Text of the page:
At another unspecified date, Plaintiffs allege that Golden Team Real Estate - Keller Williams (“Keller Williams”) contacted the Barraza's neighbor, Defendant Brenda Moore-Flank and Defendant Fox News Channel 5 (“Channel 5”) “to continue their dirty work.” (Id. at 12.) Channel 5 came to the home seeking to interview Plaintiffs and left a card. (Id.) Nana I - AM contacted Channel 5 and informed them that Plaintiffs were not interested in speaking with them. Though the complaint is not entirely clear, it seems that Channel 5 may have aired a report that included Moore-Flank alleging Plaintiffs were squatters and were involved in drug trafficking. (Id. at 12-13.)

         On May 11, 2016, Detective Martinez returned and arrested Plaintiffs. Plaintiffs allege that Detective Martinez did not show them a warrant and that no weapon or drugs were found in the home. (Id. at 13.) Plaintiffs alleged that officers ransacked the house and handcuffed the Barraza's fifteen-year-old son for nearly two hours. (Id. at 17.) According to Plaintiffs, Channel 5 was filming during the arrest and search. (Id.)

         Plaintiffs were then taken to Clark County Detention Center and kept in restraints for 36 hours. (Id.) Plaintiffs generally allege that the conditions at the Detention Center, including the food, were poor. Ms. Barraza also alleges that she witnessed an officer kill another inmate in front of her while she was incarcerated. (Id. at 18.)

         The complaint goes on to include a prayer (id. at 18-19), references to the Foreign Sovereign Immunities Act of 1976 (id. at 24), references to admiralty law (id. at 28), Roman Curia Law (id.), allegations of treason (id. at 29), a reference to the emoluments clause (id), the United Nations (id. at 30), the constitution of the American Bar Association (id.), the Federalist Papers (id. at 37), the Uniform Commercial Code (id. at 43), the Declaration of Independence (id. at 45), and dozens of court cases presented with little or no context.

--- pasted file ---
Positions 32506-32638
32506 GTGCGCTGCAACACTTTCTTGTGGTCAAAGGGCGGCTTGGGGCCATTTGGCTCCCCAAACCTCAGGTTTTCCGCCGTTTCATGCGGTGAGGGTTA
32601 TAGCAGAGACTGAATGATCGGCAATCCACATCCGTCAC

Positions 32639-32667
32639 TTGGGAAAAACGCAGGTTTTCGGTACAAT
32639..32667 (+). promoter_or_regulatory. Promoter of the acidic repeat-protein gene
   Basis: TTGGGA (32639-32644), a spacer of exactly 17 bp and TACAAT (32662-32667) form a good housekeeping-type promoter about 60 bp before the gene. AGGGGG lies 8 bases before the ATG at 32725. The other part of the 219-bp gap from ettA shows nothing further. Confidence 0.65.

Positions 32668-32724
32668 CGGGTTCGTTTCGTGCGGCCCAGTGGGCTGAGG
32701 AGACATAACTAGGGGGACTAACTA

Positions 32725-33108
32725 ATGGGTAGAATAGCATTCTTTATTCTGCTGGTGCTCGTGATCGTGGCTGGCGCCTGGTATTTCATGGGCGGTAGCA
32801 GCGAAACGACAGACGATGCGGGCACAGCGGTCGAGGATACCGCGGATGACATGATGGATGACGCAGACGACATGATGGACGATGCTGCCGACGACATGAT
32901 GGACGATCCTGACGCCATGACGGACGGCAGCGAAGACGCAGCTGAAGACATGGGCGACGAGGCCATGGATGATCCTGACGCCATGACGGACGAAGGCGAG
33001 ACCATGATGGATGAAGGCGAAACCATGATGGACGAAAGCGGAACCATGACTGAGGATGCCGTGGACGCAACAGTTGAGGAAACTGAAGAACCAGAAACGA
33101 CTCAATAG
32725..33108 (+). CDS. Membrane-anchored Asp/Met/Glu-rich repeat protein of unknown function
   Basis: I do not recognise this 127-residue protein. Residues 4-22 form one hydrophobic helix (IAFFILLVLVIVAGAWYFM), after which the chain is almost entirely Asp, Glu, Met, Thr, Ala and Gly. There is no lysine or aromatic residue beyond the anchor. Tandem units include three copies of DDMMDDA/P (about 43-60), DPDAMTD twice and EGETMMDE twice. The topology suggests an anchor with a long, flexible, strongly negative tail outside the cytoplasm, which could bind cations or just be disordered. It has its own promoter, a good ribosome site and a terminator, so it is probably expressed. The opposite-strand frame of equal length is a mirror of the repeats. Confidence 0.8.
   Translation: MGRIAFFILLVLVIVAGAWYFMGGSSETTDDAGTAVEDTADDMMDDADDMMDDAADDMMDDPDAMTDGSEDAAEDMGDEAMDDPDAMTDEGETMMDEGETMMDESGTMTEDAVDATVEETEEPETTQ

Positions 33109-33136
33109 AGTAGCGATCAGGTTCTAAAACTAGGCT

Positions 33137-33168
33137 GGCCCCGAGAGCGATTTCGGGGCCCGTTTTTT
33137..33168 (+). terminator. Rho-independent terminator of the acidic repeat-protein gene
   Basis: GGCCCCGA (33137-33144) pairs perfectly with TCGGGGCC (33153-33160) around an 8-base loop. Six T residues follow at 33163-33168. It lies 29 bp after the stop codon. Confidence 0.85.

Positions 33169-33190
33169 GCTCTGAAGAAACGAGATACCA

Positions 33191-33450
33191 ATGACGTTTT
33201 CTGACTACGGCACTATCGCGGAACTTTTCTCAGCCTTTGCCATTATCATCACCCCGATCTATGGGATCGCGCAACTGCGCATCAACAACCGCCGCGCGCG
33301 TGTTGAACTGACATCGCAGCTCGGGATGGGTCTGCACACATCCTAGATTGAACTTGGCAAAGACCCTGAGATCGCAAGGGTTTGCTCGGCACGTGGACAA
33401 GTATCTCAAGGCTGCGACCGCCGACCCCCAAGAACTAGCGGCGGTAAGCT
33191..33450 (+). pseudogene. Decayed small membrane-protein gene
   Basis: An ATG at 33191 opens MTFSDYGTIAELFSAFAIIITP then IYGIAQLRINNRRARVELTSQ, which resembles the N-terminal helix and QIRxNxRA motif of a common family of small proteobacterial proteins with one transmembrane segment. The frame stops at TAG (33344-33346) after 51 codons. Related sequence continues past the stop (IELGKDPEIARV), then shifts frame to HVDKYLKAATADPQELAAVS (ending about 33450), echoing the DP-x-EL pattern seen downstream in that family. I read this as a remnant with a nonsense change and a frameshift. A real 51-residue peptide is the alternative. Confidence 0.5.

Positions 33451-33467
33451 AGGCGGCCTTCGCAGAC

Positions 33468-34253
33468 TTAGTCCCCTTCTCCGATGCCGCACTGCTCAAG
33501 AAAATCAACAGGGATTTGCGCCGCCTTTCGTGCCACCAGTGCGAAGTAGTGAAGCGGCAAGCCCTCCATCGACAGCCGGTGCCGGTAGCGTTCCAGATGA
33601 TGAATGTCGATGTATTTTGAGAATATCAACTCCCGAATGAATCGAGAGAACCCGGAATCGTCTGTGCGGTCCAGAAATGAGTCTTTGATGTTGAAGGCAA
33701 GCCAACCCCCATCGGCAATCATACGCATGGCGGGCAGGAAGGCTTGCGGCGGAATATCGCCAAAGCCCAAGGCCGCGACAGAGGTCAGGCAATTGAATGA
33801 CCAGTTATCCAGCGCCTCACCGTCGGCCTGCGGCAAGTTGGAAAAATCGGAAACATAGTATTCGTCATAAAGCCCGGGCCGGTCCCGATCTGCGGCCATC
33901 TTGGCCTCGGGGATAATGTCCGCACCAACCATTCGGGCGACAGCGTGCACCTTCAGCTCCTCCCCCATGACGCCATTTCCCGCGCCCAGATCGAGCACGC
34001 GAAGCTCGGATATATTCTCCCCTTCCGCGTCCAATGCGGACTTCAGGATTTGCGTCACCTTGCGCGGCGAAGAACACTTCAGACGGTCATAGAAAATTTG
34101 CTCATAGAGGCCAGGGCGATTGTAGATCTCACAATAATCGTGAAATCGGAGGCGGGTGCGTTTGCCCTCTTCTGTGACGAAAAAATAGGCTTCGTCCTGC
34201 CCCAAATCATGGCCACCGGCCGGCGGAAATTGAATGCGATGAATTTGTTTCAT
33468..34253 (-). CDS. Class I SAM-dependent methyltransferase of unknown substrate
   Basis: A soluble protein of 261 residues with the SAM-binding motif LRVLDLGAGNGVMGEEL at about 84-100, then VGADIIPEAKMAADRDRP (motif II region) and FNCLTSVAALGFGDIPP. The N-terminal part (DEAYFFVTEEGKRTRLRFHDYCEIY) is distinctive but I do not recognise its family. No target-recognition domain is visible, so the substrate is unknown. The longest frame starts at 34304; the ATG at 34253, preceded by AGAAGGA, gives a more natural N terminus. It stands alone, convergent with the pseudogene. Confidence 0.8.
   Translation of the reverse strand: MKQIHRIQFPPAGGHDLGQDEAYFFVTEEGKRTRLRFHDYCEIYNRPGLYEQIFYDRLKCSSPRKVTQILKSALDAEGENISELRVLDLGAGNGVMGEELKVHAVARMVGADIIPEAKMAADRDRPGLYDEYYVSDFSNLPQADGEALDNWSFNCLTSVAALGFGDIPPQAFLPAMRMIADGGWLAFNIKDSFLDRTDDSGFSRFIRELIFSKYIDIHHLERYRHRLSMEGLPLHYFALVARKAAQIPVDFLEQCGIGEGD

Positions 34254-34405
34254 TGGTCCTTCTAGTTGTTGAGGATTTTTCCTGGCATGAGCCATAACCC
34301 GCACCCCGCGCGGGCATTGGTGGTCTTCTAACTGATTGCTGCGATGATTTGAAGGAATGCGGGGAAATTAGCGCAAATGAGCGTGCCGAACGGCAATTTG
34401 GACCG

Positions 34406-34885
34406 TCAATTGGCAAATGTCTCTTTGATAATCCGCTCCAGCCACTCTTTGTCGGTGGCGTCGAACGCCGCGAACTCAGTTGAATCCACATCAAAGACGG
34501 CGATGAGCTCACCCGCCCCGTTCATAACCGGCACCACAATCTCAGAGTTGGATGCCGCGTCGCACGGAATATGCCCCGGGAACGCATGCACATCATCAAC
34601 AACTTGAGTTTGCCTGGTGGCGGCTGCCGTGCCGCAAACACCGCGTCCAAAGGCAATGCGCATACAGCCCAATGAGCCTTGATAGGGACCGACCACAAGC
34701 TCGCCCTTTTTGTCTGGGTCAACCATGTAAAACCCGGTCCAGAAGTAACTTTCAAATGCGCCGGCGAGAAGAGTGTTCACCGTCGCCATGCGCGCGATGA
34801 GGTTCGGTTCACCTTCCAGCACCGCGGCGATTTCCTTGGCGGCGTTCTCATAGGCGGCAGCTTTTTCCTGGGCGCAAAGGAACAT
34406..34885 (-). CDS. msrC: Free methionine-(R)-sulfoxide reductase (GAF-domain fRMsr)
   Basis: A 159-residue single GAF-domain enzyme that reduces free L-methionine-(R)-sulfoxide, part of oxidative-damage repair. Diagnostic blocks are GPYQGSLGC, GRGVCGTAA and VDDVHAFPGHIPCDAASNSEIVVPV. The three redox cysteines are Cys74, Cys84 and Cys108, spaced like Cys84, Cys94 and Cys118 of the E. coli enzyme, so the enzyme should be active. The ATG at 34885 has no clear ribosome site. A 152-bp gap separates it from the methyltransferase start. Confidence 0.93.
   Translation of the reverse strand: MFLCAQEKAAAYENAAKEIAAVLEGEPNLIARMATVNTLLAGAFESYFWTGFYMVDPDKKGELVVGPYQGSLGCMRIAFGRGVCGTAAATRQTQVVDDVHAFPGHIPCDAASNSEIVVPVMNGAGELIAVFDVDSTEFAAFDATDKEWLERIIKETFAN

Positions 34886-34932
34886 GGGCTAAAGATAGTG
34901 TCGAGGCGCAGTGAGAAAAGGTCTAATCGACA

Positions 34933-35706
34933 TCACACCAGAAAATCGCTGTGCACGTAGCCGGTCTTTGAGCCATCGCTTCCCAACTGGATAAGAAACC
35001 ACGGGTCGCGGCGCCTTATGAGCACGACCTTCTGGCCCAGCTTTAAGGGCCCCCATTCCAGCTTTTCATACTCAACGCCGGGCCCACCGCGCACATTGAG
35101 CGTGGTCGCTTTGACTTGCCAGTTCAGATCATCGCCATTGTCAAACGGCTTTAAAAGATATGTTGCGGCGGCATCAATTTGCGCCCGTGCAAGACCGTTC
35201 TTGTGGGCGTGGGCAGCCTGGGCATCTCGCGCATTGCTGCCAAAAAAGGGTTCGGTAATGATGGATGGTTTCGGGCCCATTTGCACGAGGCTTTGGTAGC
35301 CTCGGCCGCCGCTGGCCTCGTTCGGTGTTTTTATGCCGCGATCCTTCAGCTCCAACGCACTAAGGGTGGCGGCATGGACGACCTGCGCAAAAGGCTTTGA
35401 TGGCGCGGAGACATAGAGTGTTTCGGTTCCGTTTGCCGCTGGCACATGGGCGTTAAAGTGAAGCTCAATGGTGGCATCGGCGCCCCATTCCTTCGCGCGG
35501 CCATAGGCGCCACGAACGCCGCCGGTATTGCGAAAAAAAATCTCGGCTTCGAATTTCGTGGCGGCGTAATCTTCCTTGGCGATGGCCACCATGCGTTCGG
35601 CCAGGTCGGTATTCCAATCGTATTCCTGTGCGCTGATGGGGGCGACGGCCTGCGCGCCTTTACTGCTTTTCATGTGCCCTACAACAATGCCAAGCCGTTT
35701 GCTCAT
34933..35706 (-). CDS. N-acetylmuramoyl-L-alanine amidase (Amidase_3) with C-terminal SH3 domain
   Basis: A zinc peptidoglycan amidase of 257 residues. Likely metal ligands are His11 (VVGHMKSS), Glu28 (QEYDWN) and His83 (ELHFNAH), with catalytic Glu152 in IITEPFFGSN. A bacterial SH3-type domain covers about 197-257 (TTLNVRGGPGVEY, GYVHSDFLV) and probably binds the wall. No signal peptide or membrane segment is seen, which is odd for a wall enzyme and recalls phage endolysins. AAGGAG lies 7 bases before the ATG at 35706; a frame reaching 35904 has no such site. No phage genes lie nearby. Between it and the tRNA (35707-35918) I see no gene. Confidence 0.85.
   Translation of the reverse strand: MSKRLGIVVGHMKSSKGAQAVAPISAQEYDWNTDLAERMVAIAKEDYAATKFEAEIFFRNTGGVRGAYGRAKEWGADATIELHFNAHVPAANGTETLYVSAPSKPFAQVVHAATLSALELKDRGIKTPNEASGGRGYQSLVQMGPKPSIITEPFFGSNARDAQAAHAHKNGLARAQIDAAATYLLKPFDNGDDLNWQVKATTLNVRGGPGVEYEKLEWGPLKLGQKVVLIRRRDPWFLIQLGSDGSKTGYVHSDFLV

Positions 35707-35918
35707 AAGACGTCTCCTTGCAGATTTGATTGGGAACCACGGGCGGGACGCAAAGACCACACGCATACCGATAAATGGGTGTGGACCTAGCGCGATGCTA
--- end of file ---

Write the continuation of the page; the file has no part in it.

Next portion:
Plaintiffs claim these allegations amount to violations of federal civil rights law, federal criminal law, and state torts. Plaintiffs seek $150, 000, 000 in damages, gag orders against two defendants, restraining orders against others, and other forms of injunctive relief. (Id. at 46-47.)

         III. LEGAL STANDARDS

         A. Motion to Dismiss

         A court may dismiss a plaintiff's complaint for “failure to state a claim upon which relief can be granted.” Fed.R.Civ.P. 12(b)(6). A properly pled complaint must provide “a short and plain statement of the claim showing that the pleader is entitled to relief.” Fed.R.Civ.P. 8(a)(2); Bell Atlantic Corp. v. Twombly, 550 U.S. 544, 555 (2007). While Rule 8 does not require detailed factual allegations, it demands more than “labels and conclusions” or a “formulaic recitation of the elements of a cause of action.” Ashcroft v. Iqbal, 556 U.S. 662, 678 (2009) (citing Papasan v. Allain, 478 U.S. 265, 286 (1986)). “Factual allegations must be enough to rise above the speculative level.” Twombly, 550 U.S. at 555. Thus, to survive a motion to dismiss, a complaint must contain sufficient factual matter to “state a claim to relief that is plausible on its face.” Iqbal, 556 U.S. at 678 (internal citation omitted).

         In Iqbal, the Supreme Court clarified the two-step approach district courts are to apply when considering motions to dismiss. First, a district court must accept as true all well-pled factual allegations in the complaint; however, legal conclusions are not entitled to the assumption of truth. Iqbal, 556 U.S. at 679. Mere recitals of the elements of a cause of action, supported only by conclusory statements, do not suffice. Id. at 678. Second, a district court must consider whether the factual allegations in the complaint allege a plausible claim for relief. Id. at 679. A claim is facially plausible when the plaintiff's complaint alleges facts that allow a court to draw a reasonable inference that the defendant is liable for the alleged misconduct. Id. at 678. Where the complaint does not permit the court to infer more than the mere possibility of misconduct, the complaint has “alleged - but not shown - that the pleader is entitled to relief.” Id. at 679 (internal quotation marks omitted). When the claims in a complaint have not crossed the line from conceivable to plausible, the complaint must be dismissed. Twombly, 550 U.S. at 570. A complaint must contain either direct or inferential allegations concerning “all the material elements necessary to sustain recovery under some viable legal theory.” Twombly, 550 U.S. at 562 (quoting Car Carriers, Inc. v. Ford Motor Co., 745 F.2d 1101, 1106 (7th Cir. 1989) (emphasis in original)).

         The notice pleading requirements of Rule 8(a) can be violated not only “when a pleading says too little, ” but also “when a pleading says too much.” Knapp v. Hogan, 738 F.3d 1106, 1109 (9th Cir. 2013) (citing Cafasso, U.S. ex rel. v. Gen.Dynamics C4 Sys., Inc., 637 F.3d 1047, 1058 (9th Cir. 2011) (“[W]e have never held - and we know of no authority supporting the proposition - that a pleading may be of unlimited length and opacity. Our cases instruct otherwise.”) (citations omitted); McHenry v. Renne, 84 F.3d 1172, 1179-80 (9th Cir. 1996) (affirming a dismissal under ...